And that’s powerful people to realize. And the levels that you can actually go to are better than you can imagine. So, you know, by the time this show comes out. Just to share something really personal, my girlfriend’s pregnant, which is insane, which is like amazing. Congratulations, man. Dude, and I don’t know how you parents do it.

Shout out to all the parents out there and the moms, specifically the moms. I never thought I would have a wife or partner and I never thought I’d have kids. I just didn’t think that was, that was a level that I couldn’t reach in a game. And that takes time to really just start getting comfortable that like, Hmm, I can have a wife and kid.

I can have a cool business, even if it’s just for grocery money, even if it’s just for a creative outlet, whether it’s Pokemon, whether it’s woodworking, whether it’s a service business, whatever it is, it could be whatever you want. Knowing that’s possible and knowing that distance is close for all of us is empowering.

Now, in terms of you ask, like what’s in million dollar weekend. It’s that ordinary people, maybe you didn’t go to Berkeley, we went to Cal, shout out Bears, maybe you didn’t go to Berkeley, maybe you went to any school, ordinary people can get rich every, and they are every single day. And that’s the reality is like these levels of where, whether it’s rich, whether it’s having a child, whether whatever it is are available to people need to, that’s where it starts. Now because there’s a lot of ordinary people getting rich and that anyone can do in terms of the book, what shocked me the most is these two fears because we didn’t we weren’t going to include it but after seeing so many people struggle with business like how many you to udemy courses are out there How many YouTube videos of gurus I call them fiction gurus are out there like how many business books are out there?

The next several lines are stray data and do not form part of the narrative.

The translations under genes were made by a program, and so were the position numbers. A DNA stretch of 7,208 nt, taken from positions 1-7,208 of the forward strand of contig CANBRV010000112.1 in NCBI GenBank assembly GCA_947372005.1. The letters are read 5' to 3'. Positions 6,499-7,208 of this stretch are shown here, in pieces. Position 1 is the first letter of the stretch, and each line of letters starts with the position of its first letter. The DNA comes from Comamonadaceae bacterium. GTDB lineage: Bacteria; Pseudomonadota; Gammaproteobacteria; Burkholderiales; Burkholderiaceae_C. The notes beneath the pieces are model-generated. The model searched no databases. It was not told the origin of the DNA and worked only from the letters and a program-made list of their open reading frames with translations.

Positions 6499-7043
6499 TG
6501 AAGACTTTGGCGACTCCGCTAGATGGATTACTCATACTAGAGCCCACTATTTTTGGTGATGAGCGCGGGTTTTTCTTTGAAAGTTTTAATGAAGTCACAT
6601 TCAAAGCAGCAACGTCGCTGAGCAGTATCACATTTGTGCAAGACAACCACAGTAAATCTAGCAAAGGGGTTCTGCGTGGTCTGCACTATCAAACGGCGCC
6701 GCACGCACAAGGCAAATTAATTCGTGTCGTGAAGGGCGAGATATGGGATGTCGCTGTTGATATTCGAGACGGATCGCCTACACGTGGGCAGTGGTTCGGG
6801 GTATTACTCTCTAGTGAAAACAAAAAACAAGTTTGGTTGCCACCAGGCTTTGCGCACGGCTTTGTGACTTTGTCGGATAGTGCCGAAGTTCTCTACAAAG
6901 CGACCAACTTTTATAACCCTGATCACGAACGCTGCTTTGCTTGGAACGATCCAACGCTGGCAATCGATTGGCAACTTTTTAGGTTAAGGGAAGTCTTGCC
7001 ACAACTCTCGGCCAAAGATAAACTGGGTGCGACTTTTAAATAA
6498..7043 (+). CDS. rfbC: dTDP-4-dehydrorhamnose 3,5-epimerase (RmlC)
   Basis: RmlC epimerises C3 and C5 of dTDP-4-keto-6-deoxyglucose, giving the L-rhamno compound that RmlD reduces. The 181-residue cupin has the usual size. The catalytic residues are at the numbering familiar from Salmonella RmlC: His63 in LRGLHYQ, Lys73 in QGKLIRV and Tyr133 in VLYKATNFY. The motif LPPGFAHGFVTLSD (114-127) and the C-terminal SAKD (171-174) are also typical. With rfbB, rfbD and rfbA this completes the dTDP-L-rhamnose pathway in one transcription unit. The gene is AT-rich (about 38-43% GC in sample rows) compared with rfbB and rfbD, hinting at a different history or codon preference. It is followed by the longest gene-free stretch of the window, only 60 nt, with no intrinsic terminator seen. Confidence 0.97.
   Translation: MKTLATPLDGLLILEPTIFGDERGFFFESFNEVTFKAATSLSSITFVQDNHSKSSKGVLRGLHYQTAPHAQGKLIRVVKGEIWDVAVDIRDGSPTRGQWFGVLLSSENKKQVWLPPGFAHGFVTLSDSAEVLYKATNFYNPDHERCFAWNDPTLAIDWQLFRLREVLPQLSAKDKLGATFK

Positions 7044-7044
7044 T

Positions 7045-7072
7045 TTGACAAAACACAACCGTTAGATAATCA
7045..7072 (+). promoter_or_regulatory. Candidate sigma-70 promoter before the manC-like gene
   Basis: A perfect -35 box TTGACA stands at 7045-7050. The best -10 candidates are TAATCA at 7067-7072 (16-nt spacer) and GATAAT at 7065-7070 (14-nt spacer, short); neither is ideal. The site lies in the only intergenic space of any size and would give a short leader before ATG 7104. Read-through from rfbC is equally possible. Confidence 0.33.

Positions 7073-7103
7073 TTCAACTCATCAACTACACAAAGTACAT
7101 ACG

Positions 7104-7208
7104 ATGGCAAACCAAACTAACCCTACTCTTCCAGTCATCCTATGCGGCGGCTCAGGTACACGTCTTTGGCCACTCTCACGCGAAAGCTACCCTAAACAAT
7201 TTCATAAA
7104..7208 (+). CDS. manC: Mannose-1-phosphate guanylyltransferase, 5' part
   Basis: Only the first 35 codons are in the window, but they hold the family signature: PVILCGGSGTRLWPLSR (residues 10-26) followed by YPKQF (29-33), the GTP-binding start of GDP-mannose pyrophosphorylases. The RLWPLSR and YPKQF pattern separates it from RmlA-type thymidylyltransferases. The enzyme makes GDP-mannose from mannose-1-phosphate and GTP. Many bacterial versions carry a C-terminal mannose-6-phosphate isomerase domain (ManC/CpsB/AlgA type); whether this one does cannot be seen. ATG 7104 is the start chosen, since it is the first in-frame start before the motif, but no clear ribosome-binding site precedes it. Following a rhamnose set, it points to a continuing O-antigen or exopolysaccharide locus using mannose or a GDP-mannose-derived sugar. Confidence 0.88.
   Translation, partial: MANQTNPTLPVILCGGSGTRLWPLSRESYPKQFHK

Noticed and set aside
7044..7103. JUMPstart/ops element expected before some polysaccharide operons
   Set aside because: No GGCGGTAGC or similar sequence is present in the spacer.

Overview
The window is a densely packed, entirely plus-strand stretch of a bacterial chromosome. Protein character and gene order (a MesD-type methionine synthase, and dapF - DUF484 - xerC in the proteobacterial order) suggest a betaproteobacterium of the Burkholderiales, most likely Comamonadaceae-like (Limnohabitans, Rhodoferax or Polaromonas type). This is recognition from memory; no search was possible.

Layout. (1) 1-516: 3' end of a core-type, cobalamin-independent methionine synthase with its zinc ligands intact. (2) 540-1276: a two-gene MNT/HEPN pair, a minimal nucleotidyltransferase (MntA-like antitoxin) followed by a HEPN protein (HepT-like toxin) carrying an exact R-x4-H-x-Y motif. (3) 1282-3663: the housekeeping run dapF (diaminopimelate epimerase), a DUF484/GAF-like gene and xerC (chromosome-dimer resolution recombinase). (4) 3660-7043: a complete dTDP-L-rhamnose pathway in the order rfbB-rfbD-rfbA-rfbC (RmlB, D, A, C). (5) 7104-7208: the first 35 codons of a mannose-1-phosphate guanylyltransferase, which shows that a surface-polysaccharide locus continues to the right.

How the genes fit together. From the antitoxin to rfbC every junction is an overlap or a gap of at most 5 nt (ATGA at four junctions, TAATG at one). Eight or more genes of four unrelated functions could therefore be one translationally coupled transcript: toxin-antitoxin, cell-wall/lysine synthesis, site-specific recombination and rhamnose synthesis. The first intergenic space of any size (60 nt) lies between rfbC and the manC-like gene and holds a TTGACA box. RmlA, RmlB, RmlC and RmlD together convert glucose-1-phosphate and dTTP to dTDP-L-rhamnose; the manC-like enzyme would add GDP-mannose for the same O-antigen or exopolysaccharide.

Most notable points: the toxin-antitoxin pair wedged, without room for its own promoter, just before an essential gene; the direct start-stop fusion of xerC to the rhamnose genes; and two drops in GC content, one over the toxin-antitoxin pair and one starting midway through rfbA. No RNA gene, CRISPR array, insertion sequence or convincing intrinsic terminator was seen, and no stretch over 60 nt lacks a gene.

But then still people aren’t having business success. So what’s the actual delta? And it’s the, it’s two fears that we identified through beta testing with literally over a thousand people and my course that we’ve done and doing businesses myself from,, all these different businesses.

And the two fears specifically that we spend time on, and then we also have a lot of fun specific business, you know, I would say tactics and strategies to get to a million dollars. Two fears, one starting, the fear of starting today, right now, not how, and then the fear of asking, of how scary we’re making asking, but when we realize the upside of asking is unlimited, then all this business stuff, like the one minute business model, which we cover in the book, how to figure out which markets to pick, how to figure out which problems, how to scale it.